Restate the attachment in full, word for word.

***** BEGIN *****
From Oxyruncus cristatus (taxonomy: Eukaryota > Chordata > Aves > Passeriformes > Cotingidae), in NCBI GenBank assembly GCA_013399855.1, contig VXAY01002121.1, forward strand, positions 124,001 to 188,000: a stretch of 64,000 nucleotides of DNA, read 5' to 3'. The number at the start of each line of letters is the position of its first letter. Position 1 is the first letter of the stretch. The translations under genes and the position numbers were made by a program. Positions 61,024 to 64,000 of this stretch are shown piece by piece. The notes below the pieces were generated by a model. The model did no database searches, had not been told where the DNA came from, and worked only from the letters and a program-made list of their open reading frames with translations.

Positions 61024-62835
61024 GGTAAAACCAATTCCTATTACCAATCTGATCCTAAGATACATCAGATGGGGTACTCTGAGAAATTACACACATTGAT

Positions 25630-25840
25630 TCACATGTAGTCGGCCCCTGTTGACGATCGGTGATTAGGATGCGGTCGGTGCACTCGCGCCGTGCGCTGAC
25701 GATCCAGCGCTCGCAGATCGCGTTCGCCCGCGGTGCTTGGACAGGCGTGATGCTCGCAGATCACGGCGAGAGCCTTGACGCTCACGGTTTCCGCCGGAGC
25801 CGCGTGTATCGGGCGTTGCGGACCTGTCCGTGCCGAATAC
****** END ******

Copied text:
From Oxyruncus cristatus (taxonomy: Eukaryota > Chordata > Aves > Passeriformes > Cotingidae), in NCBI GenBank assembly GCA_013399855.1, contig VXAY01002121.1, forward strand, positions 124,001 to 188,000: a stretch of 64,000 nucleotides of DNA, read 5' to 3'. The number at the start of each line of letters is the position of its first letter. Position 1 is the first letter of the stretch. The translations under genes and the position numbers were made by a program. Positions 61,024 to 64,000 of this stretch are shown piece by piece. The notes below the pieces were generated by a model. The model did no database searches, had not been told where the DNA came from, and worked only from the letters and a program-made list of their open reading frames with translations.

Positions 61024-62835
61024 GGTAAAACCAATTCCTATTACCAATCTGATCCTAAGATACATCAGATGGGGTACTCTGAGAAATTACACACATTGAT

Positions 25630-25840
25630 TCACATGTAGTCGGCCCCTGTTGACGATCGGTGATTAGGATGCGGTCGGTGCACTCGCGCCGTGCGCTGAC
25701 GATCCAGCGCTCGCAGATCGCGTTCGCCCGCGGTGCTTGGACAGGCGTGATGCTCGCAGATCACGGCGAGAGCCTTGACGCTCACGGTTTCCGCCGGAGC
25801 CGCGTGTATCGGGCGTTGCGGACCTGTCCGTGCCGAATAC